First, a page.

JACKSONVILLE, Fla. - A 15-year-old killer was sentenced Monday to 30 years in prison for the 2014 murder of a homeless Jacksonville man.
Sharron Townsend was 12 when he shot and killed 54-year-old Thomas Trent on Jacksonville's Westside.
Although the murder weapon was never found, there was surveillance footage of Townsend running away from the scene with another teen who later worked with police to bring charges against Townsend, who eventually pleaded guilty to second-degree murder. Prosecutors called the murder on 103rd Street a random killing.
Trent was described as a good man with a kind and loving nature.
"He seemed like he was a very bright man who actually enjoyed sleeping under the stars," assistant state attorney Alan Mizrahi said. "That was his life choice, and he was loved by his family."
After a day of testimony last month, a Duval County judge decided that he would have to take some time before deciding on a sentence for one of the youngest convicted killers in Jacksonville history.
Townsend was sentenced Monday to 30 years, of which he must serve at least 10 years. He was credited with 964 days of time served, or more than 2½ years. He was also sentenced to 10 years of probation and will have to undergo mental health and psychiatric counseling.
During his probation, he will have a curfew for the first six months and will have to make a good-faith effort to find a job.
Townsend has 30 days to appeal the sentence, which can be reviewed after 15 years. If he's not released after that review, the sentence can be reviewed again after 25 years.
When Trent was shot with a .22-caliber pistol in a parking lot, Townsend was on probation for burglary. He was charged as an adult.
"There's no such thing as perfect justice,” Mizrahi said. “We can't bring back Thomas Trent, but the state of Florida feels, in accordance with this plea agreement, that this was an appropriate sentence."
Family members of Trent and Townsend were emotional in court on Monday, but declined to comment on the sentence.
Background of a killer
A series of character witnesses testified last month that Townsend was born to a teenage mother and grew up in horrific conditions. His lawyer said he left that home after a relative hit him with a metal pipe. That was right before Townsend killed Trent.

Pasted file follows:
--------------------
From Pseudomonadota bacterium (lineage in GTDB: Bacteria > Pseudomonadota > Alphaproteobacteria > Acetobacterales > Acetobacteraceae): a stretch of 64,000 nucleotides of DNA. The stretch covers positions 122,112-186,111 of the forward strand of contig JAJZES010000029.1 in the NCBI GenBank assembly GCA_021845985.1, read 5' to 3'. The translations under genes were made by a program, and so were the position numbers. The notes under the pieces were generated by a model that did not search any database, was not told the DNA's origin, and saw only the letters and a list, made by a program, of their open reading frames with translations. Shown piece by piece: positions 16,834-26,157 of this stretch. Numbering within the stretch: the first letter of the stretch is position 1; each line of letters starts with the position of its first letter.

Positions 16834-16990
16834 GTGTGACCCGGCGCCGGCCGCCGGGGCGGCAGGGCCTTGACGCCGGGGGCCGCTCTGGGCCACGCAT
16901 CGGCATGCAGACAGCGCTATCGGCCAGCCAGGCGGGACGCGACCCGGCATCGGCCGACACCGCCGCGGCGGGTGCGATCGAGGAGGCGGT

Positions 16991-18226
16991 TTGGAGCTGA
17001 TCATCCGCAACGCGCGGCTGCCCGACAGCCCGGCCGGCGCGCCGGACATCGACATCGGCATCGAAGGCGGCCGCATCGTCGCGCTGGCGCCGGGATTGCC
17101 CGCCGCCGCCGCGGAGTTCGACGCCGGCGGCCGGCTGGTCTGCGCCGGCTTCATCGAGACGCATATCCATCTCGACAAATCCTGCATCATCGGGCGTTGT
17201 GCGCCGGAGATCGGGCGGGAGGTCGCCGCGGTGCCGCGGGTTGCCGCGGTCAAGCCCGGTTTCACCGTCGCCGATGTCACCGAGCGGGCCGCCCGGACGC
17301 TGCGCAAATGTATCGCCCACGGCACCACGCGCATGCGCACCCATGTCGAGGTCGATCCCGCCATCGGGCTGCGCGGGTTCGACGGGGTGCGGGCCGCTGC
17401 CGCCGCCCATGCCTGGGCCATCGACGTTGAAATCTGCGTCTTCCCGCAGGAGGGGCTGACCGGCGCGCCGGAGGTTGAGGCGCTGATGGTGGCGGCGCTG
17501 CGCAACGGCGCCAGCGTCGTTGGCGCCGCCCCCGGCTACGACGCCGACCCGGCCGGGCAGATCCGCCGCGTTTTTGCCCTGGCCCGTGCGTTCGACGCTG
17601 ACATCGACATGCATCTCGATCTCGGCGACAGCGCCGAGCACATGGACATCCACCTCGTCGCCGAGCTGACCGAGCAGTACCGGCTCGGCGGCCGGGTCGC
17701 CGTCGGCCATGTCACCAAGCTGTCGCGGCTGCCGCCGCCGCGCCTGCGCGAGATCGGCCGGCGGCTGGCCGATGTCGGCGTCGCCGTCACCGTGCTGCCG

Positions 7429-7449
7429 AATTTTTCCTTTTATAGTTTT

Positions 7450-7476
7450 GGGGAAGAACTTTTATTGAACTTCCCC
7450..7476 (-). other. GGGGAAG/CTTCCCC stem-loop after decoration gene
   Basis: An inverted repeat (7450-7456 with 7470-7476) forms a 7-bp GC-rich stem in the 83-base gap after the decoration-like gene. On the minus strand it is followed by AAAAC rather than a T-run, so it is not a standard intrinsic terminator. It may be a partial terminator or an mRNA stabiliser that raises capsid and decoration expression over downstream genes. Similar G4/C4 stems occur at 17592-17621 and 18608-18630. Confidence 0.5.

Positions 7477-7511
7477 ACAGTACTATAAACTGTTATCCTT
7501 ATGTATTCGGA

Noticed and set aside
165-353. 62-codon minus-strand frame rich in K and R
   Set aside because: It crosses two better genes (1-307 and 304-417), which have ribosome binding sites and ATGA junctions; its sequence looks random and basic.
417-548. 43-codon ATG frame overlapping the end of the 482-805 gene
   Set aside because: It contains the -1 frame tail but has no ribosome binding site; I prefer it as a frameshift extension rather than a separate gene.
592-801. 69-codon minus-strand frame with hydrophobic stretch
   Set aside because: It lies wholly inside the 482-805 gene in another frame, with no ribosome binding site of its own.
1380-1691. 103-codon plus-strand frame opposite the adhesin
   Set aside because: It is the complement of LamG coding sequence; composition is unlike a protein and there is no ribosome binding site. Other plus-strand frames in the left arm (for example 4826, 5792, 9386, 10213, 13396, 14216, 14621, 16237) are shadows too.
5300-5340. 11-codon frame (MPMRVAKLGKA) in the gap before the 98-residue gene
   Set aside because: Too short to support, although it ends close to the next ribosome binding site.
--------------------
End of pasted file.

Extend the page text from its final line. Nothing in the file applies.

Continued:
Defense witness Dr. Geoffrey Colino, a forensic neurologist, testified via Skype that Townsend's prenatal records showed that his mother smoked marijuana and tobacco during pregnancy. He also testified about alcohol and cocaine use.
Circuit Judge Jack Shemer said that although it was troubling, Townsend's upbringing was not reason to murder.
"What it doesn't explain was your conscious decision to point a gun, pull the trigger, and take the life of Thomas Trent," Shemer said. "That was a decision you made on your own."
Townsend's mother, Nekia Pollard, was 16 when he was born. Colino testified about Townsend's development pre- and post-birth. Colino said Townsend was born jittery, tremulous and irritable, likely because of toxins in his system or from withdrawal.
Colino also said Townsend started receiving behavioral medication as early as the age of 8, and that Townsend had been off his medication for less than two months when Trent was murdered.
Part of the prosecution's argument was that Townsend's psychological profile was no excuse for murder.
Prosecutors cross-examined Colino, asking him: "How does the fact that they have problems with impulse control make them shoot a person in the head?"
“That's a very silly question,” Colino replied. “It doesn't make someone shoot another person in the head. It means that if an impulse arises, a person with a frontal lobe lesion or frontal lobe abnormality will have considerable difficulty suppressing that impulse."
Dr. Joseph Wu, associate professor of psychiatry at the University of California at Irvine, testified that Townsend's brain shows evidence of excessive alcohol damage in utero by his mother.
Sonya Flynn, a forensic social worker who worked with Townsend, testified for the defense.
"From the time he was 3 or 4, until about school age, they lived out on the street. And when I interviewed Nekia, she said that was most frightening part of her life," Flynn said. "She said that she tried to shield the children by finding a bush they could sleep under."
Flynn said she had worked with Townsend since he was first incarcerated. She said his life had been dysfunctional, with no good male role models, no normalcy and a lot of moving around, and he never developed coping skills.
"(He) had no real grasp of what's wrong and right," she said.
It was also revealed during the testimony that Townsend even sent a letter to Jacksonville Mayor Lenny Curry about how young people can stay out of trouble.
Defense witnesses said their goal was not to excuse the murder, but perhaps lessen the sentence.
Trent's family said last month that they wanted Townsend to get the maximum possible punishment.
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